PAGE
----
Tar Heel Tattler - May 2005
Imagine that your bank had paid more than $1.1 billion to make two legal cases go away in the past couple of months. And fessed up to losing credit-card data for up to 1.2 million customers. You might think twice about doing business with it. Charlotte-based Bank of America Corp. did all those things, but it didn’t seem to matter. “It’s funny how it just doesn’t seem to stick,” says Tony Plath, associate professor of finance at UNC Charlotte.
In February, BofA agreed to pay $675 million — without admitting guilt — to end a federal Securities and Exchange Commission investigation of its mutual-fund trading. The SEC had accused the bank and its year-old acquisition, FleetBoston Financial, of market timing, trading shares to take advantage of price differences in different markets, and of late trading, buying and selling shares after markets close.
In March, the bank announced it would pay $460.5 million to settle lawsuits by investors who had bought bonds of WorldCom before the Clinton, Miss.-based telecom giant filed for bankruptcy amid fraud accusations in 2002. The suits contended that BofA brokers sold them bonds when they should have known the company was on the ropes. Also in March, BofA admitted that it had lost computer tapes containing personal information on as many as 1.2 million federal workers.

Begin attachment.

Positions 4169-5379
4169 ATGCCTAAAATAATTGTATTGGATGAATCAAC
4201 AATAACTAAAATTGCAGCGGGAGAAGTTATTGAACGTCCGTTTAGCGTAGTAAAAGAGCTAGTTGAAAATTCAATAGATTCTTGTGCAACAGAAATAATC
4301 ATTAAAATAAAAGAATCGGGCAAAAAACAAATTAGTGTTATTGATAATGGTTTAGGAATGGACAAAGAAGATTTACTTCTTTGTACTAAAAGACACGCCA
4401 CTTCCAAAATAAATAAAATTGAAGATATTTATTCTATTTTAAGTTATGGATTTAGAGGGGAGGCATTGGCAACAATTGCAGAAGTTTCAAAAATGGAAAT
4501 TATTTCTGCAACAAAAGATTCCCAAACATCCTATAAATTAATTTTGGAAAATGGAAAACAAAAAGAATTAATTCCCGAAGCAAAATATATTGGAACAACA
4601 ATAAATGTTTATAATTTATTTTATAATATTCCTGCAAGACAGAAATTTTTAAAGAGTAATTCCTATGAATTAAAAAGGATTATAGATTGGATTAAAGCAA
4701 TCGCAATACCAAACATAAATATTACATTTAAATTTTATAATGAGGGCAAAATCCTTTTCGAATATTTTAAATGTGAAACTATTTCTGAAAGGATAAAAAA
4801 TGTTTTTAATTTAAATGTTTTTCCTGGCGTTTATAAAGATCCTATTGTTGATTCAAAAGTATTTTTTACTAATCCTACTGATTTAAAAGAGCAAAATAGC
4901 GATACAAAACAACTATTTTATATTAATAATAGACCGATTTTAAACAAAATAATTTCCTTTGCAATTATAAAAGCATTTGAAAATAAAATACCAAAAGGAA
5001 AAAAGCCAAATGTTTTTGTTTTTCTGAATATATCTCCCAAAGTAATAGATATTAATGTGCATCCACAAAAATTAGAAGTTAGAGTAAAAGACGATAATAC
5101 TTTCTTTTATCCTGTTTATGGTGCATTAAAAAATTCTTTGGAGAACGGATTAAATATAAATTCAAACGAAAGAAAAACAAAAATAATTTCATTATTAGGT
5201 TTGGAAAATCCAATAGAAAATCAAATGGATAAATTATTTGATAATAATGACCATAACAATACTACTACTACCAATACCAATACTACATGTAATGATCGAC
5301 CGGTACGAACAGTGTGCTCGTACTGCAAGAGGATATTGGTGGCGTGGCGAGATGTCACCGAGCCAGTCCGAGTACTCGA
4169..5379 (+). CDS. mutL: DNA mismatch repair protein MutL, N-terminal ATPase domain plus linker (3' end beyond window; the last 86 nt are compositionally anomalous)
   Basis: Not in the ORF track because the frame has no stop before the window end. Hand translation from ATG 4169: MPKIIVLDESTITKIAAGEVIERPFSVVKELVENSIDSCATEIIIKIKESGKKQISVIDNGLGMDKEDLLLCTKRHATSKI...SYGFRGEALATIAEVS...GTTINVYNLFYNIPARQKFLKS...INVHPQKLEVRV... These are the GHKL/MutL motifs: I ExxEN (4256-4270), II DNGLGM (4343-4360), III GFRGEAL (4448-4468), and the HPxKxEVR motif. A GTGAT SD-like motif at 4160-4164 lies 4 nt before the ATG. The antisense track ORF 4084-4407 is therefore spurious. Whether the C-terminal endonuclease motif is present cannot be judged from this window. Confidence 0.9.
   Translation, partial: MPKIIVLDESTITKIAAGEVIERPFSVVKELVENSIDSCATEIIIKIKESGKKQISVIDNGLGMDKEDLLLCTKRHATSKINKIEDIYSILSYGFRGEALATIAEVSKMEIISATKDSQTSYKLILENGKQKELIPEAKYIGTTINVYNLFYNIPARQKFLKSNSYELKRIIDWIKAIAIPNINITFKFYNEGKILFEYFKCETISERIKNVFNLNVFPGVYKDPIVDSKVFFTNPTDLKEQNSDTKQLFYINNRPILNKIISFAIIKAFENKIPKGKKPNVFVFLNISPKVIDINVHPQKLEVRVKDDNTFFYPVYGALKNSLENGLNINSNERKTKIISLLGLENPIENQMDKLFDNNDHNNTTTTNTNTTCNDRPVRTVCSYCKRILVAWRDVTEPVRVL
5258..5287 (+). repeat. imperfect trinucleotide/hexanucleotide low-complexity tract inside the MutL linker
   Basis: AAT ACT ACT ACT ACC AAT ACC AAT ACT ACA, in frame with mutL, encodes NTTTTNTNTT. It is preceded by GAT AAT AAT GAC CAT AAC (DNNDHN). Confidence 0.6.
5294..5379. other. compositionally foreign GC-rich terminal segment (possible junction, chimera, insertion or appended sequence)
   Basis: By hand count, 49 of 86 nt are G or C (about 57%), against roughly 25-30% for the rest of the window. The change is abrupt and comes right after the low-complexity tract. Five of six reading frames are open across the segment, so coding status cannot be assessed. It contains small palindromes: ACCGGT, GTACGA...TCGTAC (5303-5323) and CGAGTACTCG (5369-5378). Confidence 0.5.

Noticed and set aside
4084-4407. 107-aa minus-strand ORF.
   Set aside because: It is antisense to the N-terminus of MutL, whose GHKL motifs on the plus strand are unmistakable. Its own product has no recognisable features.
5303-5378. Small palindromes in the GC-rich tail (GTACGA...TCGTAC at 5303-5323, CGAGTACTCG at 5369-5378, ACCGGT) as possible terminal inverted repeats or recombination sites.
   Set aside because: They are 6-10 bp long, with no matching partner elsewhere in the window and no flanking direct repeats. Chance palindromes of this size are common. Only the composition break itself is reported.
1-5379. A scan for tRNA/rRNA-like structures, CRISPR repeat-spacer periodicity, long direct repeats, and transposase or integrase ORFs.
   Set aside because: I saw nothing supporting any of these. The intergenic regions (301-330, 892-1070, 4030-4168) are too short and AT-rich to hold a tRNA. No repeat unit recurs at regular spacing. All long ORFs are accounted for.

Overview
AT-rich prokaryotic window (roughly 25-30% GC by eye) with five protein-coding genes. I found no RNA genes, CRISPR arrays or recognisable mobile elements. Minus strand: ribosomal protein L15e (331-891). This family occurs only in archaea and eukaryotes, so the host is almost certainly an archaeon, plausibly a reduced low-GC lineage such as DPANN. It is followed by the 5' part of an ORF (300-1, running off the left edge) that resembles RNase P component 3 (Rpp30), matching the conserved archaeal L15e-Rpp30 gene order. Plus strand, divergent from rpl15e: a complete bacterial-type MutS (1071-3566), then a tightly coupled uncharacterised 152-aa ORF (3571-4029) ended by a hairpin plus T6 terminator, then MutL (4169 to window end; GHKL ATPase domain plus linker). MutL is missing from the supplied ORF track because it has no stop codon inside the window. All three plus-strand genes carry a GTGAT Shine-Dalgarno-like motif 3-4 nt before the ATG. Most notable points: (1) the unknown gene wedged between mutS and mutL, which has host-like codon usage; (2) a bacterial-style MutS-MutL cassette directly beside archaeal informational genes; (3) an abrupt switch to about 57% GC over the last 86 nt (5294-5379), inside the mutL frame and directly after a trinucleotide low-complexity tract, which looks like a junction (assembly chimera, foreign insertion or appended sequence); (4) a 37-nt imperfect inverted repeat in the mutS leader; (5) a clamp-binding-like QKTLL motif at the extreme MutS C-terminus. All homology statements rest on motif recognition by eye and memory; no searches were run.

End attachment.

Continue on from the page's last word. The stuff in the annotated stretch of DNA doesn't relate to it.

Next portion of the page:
True, BofA’s stock price slipped 5% in March, but at least some of that could have been caused by other concerns such as rising interest rates. One ingredient in BofA’s Teflon coating is timing. Its problems have come after a series of bigger scandals. “They did the wrong thing at the right time,” Plath says.
While most of the accusations are about technical matters beyond the ken of average bank customers, the company can counter with one easy-to-digest statistic: Net income jumped 30% to $14 billion in 2004. BofA also has been able to manage its bad news. It often employs a standard PR tactic of settling lawsuits — even though some might see it as an admission of guilt. “A lot of what I see them doing, it doesn’t necessarily surprise me,” says Adam Bernstein, a principal at Charlotte-based Carolina Public Relations. “But I’m always impressed with how they’re able to manage it.”